Like Apple in 1998, we were on the verge of happening.

not just a pretty face

iMac concept credit: Xhakomo Doda

Design aesthetics by the iMac G3 were not the only things. The internal components were equally important – and again, there are similarities with the future of the iMac.

The main reason for iMac G3 was translucent, so that users can get information about how the computer works. Instead of being hidden inside an opaque box, parts of the device were on show for all to see – and in doing so, they lost their secrets, their fear factor. They could be known and understood.

Those components were just as important as the external appearance of the computer. As Steve Jobs said at the time, “iMac is not about candy-colored computers. The iMac is about building a computer that is really cool, with no fan needed, which arises in fifteen seconds, with a superfine display with a superior sound system in a consumer computer. It is about a complete computer that expresses it even on the outside. And [competitors] Just look outside. They say, “We’ll add some color to this piece of junk computer, and we’ll have one too.” And they miss the point.

And what would happen on a redesigned iMac inside? Apple Silicon Processor. Earlier in 2020 at its Worldwide Developers Conference (WWDC), Apple announced that making their own chips in this way would allow them to improve the performance of their Macs, while making them more powerful. The company has already been making its own processors in its iPhones and iPads for many years, and these chips simply blow the competition. Apple has the form here, and there is no reason to doubt its WWDC claim.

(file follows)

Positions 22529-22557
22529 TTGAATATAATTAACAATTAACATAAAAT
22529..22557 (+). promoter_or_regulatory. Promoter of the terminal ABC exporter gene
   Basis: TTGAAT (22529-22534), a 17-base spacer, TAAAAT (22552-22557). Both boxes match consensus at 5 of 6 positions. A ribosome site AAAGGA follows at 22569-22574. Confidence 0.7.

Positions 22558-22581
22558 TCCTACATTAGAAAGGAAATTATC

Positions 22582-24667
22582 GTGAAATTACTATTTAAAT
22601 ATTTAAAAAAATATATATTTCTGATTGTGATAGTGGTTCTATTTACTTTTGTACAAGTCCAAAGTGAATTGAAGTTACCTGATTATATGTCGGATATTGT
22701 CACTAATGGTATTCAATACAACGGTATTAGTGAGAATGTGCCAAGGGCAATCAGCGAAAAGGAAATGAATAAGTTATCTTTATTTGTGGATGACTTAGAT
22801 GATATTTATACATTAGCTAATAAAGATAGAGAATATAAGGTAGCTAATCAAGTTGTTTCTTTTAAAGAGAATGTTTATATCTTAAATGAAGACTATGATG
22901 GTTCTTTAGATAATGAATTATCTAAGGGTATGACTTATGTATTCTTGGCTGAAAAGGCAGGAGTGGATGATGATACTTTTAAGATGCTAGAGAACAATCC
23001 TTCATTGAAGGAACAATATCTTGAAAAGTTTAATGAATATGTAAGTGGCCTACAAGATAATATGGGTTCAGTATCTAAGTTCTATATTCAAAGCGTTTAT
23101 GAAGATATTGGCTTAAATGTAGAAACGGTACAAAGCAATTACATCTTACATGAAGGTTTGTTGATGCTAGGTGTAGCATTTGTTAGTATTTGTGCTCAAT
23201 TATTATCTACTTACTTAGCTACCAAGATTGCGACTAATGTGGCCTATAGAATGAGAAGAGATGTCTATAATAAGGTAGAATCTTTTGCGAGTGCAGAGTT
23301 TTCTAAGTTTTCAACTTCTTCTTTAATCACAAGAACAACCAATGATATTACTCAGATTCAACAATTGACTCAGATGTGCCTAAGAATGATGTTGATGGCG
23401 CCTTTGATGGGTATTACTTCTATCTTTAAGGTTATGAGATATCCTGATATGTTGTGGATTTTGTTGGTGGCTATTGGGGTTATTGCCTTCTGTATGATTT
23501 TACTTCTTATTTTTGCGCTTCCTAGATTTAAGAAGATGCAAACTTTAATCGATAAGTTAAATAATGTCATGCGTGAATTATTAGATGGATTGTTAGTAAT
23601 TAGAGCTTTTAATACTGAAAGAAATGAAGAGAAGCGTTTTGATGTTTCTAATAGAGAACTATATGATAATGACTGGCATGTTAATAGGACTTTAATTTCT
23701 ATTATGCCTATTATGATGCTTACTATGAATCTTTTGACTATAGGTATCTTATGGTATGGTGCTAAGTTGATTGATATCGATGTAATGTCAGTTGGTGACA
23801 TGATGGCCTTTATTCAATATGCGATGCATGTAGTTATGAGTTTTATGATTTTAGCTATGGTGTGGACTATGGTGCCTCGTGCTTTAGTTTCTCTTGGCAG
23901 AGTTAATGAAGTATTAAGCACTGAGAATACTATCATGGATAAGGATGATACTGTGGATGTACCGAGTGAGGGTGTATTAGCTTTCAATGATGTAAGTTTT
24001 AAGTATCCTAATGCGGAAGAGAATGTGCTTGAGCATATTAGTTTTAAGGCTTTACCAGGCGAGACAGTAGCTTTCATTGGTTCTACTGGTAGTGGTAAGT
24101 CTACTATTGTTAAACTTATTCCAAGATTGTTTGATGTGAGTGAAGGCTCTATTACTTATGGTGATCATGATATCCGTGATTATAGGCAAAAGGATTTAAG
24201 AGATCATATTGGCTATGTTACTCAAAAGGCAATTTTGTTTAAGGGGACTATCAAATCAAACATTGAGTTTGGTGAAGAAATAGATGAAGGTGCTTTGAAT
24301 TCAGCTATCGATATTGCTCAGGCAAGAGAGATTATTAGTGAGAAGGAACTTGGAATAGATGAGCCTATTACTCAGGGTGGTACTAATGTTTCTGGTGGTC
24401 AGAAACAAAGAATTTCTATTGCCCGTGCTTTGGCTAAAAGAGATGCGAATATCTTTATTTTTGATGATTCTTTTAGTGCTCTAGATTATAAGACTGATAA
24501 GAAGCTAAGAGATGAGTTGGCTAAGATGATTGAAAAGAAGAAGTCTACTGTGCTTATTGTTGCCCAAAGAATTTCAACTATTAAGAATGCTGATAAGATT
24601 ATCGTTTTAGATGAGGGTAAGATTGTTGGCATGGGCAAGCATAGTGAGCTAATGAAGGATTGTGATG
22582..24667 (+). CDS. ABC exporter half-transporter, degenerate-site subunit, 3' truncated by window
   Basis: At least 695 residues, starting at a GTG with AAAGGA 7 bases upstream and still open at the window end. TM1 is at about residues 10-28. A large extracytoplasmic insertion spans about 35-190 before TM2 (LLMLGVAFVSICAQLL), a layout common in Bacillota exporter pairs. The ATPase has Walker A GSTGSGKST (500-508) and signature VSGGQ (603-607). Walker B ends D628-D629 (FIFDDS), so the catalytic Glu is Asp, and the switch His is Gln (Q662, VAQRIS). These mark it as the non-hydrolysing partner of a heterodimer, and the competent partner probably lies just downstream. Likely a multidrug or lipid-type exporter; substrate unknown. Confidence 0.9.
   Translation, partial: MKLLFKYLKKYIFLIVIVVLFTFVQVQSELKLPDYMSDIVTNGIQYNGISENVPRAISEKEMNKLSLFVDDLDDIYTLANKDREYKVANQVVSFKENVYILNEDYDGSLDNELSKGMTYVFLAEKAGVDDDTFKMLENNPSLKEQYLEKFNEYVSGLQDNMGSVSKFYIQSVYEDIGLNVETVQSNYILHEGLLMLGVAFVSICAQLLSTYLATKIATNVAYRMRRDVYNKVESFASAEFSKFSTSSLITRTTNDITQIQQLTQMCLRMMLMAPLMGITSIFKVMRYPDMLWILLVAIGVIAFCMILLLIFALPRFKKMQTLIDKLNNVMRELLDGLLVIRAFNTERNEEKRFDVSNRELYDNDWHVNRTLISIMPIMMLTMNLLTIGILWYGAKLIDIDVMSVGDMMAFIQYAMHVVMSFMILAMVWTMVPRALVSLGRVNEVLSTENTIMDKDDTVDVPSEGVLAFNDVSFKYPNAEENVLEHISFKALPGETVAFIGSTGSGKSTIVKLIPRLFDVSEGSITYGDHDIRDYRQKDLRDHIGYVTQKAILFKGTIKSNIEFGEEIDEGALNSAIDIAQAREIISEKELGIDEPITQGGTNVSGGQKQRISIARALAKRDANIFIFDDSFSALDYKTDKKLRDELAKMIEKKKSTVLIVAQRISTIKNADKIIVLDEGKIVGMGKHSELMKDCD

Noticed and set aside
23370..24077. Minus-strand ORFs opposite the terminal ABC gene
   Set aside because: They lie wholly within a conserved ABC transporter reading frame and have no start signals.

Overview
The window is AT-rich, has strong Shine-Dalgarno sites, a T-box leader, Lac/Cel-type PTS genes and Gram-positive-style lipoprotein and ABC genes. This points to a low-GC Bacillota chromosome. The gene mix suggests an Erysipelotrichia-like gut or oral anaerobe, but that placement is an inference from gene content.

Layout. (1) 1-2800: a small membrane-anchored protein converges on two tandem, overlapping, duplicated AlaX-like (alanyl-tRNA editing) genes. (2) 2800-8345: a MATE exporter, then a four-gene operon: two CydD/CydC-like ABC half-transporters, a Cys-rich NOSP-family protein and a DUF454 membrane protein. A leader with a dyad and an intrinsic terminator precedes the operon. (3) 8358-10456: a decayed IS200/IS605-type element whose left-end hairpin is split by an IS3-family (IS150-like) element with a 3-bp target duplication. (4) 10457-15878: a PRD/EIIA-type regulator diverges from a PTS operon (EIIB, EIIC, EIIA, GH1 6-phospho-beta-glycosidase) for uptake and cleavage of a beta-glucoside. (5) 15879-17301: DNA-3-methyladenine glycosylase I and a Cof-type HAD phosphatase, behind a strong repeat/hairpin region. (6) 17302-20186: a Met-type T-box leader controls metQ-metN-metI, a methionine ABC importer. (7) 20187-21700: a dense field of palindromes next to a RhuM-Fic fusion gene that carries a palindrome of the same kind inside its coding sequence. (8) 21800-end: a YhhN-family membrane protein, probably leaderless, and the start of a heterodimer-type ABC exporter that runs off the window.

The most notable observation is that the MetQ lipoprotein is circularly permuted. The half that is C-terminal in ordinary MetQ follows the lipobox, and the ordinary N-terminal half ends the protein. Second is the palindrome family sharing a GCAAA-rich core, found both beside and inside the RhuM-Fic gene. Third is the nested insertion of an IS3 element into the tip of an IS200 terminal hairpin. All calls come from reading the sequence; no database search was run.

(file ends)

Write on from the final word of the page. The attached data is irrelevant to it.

If Apple’s lucky, history may just repeat itself.

Like the iMac G3, the Apple silicon processor will show the world that the iMac is not just about looks – it is also about revolutionary performance. The leaked benchmark has already revealed that Microsoft’s efforts on ARM processors are all running in an emitted environment. When Apple Silicon chips originally run on MacOS, the results may be even more impressive.

The Apple Silicon isn’t just about power and efficiency, though – it shows that even after Steve Jobs goes away, Apple can innovate its rivals in ways that may not last for nearly a decade. Which Apple competitors can claim a neural network, as Apple’s neural engine has built into its hardware? Or how about the T2 Security chip, which enables Face ID on iOS and helps power the industry’s best laptop speakers on the MacBook Pro 16? When Apple integrates T2 functionality into Apple Silicon processors, Face ID on a Mac will be an intuitive way to log in with facial recognition technology that can be far more secure than what Apple’s rivals have to offer.

In the same way the iMac G3 brought powerful computing components to a popular audience, the next iMac could bring many of Apple’s best advances for the Mac. Like two decades ago, iMac could seriously shake the computing industry. If Apple’s lucky, history may just repeat itself.